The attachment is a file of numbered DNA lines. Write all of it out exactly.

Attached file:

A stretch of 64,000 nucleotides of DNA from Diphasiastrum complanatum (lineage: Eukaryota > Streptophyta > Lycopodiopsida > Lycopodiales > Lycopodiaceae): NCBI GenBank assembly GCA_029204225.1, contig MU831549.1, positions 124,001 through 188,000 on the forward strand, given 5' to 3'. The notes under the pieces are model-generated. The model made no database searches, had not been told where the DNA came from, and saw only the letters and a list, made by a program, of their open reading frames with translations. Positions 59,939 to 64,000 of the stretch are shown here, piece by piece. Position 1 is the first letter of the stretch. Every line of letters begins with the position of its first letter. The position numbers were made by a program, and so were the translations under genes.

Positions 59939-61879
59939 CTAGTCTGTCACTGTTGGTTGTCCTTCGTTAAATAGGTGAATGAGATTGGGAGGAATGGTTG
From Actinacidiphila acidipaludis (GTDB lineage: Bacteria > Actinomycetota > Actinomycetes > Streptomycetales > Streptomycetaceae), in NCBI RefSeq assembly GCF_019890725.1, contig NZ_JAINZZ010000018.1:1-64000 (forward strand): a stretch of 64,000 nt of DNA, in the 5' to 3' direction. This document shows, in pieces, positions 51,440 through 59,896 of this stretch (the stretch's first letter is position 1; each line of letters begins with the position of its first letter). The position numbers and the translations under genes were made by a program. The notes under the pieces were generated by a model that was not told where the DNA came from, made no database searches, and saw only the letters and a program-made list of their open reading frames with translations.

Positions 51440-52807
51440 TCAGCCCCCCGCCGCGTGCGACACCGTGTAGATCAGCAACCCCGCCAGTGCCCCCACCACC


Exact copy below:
A stretch of 64,000 nucleotides of DNA from Diphasiastrum complanatum (lineage: Eukaryota > Streptophyta > Lycopodiopsida > Lycopodiales > Lycopodiaceae): NCBI GenBank assembly GCA_029204225.1, contig MU831549.1, positions 124,001 through 188,000 on the forward strand, given 5' to 3'. The notes under the pieces are model-generated. The model made no database searches, had not been told where the DNA came from, and saw only the letters and a list, made by a program, of their open reading frames with translations. Positions 59,939 to 64,000 of the stretch are shown here, piece by piece. Position 1 is the first letter of the stretch. Every line of letters begins with the position of its first letter. The position numbers were made by a program, and so were the translations under genes.

Positions 59939-61879
59939 CTAGTCTGTCACTGTTGGTTGTCCTTCGTTAAATAGGTGAATGAGATTGGGAGGAATGGTTG
From Actinacidiphila acidipaludis (GTDB lineage: Bacteria > Actinomycetota > Actinomycetes > Streptomycetales > Streptomycetaceae), in NCBI RefSeq assembly GCF_019890725.1, contig NZ_JAINZZ010000018.1:1-64000 (forward strand): a stretch of 64,000 nt of DNA, in the 5' to 3' direction. This document shows, in pieces, positions 51,440 through 59,896 of this stretch (the stretch's first letter is position 1; each line of letters begins with the position of its first letter). The position numbers and the translations under genes were made by a program. The notes under the pieces were generated by a model that was not told where the DNA came from, made no database searches, and saw only the letters and a program-made list of their open reading frames with translations.

Positions 51440-52807
51440 TCAGCCCCCCGCCGCGTGCGACACCGTGTAGATCAGCAACCCCGCCAGTGCCCCCACCACC